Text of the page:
Please note: This content does not apply for sites on Teradata 13.10 or later releases.
Did you happen to catch my May 1, 2009, blog posting, titled ‘Utility Throttles – You Won’t Regret It’ I want to add an afterthought, a postscript, something I didn’t know about at the time I posted the blog. It concerns a characteristic of utility throttles that I can’t find documented anywhere, but that a co-worker alerted me to earlier this week.
If you’re thinking about using utility throttles, you might want to listen up.
This particular Teradata site defined a utility throttle rule that combined both MultiLoad and FastLoad jobs collectively, under one limit. In this case that limit was 20. The desire was for no more than 20 load jobs (whether MultiLoad or FastLoad) to run at one time. The action selected was Delay. This is a reasonable approach, and it worked almost all of the time.
However, they noticed that there were times when some load jobs were rejected instead of delayed.
The reason for this unexpected rejection has to do with the fact that there are actually two different limits being enforced when a utility throttle is active:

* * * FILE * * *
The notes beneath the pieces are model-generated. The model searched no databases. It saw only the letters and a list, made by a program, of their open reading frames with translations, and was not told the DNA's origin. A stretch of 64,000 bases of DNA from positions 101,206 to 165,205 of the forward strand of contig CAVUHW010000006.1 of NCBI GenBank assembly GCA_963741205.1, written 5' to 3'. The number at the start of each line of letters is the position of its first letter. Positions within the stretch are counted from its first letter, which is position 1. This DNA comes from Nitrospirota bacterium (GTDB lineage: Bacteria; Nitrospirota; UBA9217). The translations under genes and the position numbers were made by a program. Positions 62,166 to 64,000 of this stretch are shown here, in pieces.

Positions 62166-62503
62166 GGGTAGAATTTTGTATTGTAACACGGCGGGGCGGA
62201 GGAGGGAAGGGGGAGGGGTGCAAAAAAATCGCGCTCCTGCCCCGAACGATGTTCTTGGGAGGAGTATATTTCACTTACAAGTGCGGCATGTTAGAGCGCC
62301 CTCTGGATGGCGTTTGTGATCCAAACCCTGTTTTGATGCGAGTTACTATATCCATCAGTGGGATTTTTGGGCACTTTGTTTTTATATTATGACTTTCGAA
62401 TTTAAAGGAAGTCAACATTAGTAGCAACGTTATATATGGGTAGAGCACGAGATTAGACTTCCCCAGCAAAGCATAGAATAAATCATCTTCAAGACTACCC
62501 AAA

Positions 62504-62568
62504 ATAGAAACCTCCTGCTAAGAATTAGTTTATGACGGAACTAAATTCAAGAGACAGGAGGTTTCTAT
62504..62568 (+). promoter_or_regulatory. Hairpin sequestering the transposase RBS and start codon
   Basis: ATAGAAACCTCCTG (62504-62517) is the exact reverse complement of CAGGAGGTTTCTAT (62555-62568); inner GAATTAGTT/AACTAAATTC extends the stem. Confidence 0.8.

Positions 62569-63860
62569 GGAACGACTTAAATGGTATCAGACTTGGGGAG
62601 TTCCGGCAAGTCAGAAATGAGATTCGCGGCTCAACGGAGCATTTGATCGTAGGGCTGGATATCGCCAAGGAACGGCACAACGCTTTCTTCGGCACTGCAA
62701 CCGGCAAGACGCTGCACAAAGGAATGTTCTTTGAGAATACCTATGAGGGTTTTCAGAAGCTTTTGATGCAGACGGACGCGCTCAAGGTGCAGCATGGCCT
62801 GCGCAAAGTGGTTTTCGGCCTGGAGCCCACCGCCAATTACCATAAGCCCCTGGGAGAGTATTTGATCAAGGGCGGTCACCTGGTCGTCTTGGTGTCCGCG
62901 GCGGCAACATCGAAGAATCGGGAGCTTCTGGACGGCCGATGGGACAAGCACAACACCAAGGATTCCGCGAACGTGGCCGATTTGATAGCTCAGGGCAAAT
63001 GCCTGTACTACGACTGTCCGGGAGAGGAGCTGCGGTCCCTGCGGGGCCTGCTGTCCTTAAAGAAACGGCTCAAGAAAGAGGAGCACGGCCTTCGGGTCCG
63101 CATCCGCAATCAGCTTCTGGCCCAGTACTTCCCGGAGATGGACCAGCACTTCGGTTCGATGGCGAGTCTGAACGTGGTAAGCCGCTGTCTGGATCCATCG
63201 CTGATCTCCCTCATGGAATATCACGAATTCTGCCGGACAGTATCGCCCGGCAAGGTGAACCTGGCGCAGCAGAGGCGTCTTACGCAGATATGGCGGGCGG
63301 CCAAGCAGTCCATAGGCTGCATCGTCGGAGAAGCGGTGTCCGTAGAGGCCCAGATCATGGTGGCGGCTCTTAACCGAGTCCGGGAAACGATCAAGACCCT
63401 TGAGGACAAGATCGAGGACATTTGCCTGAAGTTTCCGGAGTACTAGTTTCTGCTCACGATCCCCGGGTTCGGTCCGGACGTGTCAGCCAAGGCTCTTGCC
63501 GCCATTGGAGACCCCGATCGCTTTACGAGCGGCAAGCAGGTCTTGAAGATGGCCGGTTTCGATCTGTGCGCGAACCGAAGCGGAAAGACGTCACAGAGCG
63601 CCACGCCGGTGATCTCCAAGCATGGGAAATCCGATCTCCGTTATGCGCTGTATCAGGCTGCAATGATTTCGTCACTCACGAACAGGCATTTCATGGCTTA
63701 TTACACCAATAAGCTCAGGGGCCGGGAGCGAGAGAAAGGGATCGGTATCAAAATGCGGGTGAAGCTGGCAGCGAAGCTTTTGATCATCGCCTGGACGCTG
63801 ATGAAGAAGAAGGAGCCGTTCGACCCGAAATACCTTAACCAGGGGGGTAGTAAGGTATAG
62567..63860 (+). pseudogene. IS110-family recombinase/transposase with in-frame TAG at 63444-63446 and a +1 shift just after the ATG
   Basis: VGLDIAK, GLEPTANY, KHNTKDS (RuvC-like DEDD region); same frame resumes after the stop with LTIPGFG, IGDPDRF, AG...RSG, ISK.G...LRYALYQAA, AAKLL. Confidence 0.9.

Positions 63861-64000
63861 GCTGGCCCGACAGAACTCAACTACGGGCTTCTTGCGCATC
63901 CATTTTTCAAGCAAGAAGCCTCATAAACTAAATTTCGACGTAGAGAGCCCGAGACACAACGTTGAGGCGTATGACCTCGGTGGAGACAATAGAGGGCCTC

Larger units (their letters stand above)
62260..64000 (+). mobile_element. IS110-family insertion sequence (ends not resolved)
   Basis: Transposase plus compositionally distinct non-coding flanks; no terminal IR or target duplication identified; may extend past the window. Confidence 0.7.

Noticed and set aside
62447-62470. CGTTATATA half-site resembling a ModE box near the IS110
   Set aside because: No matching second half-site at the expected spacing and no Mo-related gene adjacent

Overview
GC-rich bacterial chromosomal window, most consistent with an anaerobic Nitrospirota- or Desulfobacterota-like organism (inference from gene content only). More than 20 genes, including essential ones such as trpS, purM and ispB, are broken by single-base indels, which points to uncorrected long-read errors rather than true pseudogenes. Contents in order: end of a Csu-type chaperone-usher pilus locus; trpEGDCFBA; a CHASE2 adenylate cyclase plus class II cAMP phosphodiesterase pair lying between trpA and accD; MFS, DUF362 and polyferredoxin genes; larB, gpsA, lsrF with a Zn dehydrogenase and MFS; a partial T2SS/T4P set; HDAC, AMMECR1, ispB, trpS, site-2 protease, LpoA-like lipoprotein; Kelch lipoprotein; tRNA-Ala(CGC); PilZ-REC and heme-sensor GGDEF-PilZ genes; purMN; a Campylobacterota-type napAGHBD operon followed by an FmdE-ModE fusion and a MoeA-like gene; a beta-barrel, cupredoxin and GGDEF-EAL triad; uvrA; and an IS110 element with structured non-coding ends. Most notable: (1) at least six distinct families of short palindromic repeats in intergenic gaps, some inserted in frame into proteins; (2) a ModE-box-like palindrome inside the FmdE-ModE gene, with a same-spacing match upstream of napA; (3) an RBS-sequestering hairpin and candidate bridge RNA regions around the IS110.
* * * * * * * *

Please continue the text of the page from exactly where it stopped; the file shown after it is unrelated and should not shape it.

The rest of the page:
When you are using utility throttles, even though there is no setting, such as MaxLoadAWT, there is nevertheless a limit on the number of AWTs that will be allowed to be used to support those load jobs. If you have defined a utility throttle rule specific to one utility type, that one rule will be used to enforce both limit types (1 and 2 above). And if you have specified Delay on that rule, the action of delaying will apply to violations of both types of limits.
However, if you have a combined utility throttle, internal default rules (sort of like shadow rules) are set up for each individual utility type within that combination, to manage the AWT limit enforcement. These shadow rules will reject by default if a new load job would require greater than 60% of the total AWTs defined per AMP for supporting load jobs.
If you wish to have a delay action in the event that the AWT limit is reached, and you are using a combined load utility rule, then here’s what you will need to do: Create two additional utility throttles, one specifying just MultiLoad and one specifying just FastLoad, both with the same limit of 20 that the combined utility throttle is using. Specify Delay for both rules. These additional throttles will be unlikely to be used to limit concurrent load jobs, because the combined throttle will be more constrictive in most cases. But these new rules will override the shadow rules created to manage against the limit on the number of AMP worker tasks used for load jobs.
And you should be on your way to more confident load utility delays.
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